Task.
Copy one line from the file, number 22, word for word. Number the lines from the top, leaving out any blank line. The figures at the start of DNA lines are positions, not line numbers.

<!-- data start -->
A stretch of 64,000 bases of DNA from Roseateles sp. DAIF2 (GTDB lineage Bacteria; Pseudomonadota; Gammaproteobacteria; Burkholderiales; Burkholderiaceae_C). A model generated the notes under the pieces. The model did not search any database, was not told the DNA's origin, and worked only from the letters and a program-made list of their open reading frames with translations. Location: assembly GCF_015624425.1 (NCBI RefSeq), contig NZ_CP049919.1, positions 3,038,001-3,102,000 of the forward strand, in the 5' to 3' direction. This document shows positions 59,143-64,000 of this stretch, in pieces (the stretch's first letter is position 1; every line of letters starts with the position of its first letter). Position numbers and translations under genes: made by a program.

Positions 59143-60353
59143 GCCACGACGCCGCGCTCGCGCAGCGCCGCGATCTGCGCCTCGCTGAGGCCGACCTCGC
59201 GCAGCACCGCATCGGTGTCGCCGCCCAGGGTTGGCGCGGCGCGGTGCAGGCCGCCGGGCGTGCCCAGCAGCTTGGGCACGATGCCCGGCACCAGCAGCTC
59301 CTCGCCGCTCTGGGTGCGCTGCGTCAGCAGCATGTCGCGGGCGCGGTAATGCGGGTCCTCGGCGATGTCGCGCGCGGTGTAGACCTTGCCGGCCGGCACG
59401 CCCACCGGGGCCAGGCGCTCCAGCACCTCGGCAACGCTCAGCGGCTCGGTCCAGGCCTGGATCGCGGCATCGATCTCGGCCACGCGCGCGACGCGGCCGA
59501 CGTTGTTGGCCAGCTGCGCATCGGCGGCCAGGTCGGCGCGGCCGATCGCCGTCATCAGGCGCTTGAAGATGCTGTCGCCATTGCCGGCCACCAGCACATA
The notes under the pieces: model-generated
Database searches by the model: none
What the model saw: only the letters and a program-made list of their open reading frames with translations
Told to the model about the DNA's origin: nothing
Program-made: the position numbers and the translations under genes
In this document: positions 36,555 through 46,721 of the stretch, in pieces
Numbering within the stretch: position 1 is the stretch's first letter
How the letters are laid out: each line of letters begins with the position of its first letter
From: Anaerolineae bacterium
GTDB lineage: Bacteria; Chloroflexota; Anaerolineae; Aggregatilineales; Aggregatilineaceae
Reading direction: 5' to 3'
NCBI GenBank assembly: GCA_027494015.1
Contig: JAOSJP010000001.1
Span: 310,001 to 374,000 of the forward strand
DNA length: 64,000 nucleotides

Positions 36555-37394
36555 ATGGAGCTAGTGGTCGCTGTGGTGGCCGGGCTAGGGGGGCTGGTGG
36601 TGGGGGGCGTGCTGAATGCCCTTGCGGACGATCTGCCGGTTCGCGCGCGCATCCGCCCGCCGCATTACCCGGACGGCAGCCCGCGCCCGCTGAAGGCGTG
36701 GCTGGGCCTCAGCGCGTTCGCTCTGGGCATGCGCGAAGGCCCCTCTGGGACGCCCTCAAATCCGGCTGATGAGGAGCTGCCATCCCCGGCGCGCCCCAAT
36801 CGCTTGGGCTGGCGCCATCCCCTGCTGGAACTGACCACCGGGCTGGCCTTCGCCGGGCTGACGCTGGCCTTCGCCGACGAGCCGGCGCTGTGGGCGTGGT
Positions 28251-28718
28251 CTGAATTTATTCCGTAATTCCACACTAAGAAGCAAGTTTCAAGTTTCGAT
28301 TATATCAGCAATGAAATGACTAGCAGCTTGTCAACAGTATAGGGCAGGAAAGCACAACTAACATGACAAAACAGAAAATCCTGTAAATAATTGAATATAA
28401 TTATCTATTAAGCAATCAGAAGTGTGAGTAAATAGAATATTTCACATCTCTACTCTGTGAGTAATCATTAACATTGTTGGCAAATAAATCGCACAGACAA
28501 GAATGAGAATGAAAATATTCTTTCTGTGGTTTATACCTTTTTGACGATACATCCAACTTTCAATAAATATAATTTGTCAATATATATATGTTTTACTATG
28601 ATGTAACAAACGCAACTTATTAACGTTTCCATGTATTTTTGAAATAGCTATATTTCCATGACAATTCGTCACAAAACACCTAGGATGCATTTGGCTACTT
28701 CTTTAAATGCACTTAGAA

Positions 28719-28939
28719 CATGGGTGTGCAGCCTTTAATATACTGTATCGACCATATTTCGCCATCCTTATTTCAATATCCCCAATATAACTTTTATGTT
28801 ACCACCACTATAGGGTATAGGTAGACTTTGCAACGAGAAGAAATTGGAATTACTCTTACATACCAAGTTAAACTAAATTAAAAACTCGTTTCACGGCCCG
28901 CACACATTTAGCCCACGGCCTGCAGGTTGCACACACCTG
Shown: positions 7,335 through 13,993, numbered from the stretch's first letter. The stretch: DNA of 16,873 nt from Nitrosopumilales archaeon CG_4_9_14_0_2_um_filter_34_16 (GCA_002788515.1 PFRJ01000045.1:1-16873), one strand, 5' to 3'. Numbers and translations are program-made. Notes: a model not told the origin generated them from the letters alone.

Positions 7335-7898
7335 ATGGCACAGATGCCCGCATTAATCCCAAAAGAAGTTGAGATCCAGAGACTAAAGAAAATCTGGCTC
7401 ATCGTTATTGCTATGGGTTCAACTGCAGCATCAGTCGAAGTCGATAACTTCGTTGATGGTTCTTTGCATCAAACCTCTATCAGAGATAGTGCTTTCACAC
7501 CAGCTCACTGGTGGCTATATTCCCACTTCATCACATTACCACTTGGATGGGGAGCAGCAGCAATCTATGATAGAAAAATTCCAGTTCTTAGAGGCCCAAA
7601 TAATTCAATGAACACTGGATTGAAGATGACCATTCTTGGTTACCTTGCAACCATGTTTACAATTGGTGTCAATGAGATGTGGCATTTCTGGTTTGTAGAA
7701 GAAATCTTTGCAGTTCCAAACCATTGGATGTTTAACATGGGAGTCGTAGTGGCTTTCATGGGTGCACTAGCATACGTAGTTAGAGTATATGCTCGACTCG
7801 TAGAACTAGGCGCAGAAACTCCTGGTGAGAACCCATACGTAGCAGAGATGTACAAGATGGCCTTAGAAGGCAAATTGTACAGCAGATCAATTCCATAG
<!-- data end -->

DNA length: 64,000 nucleotides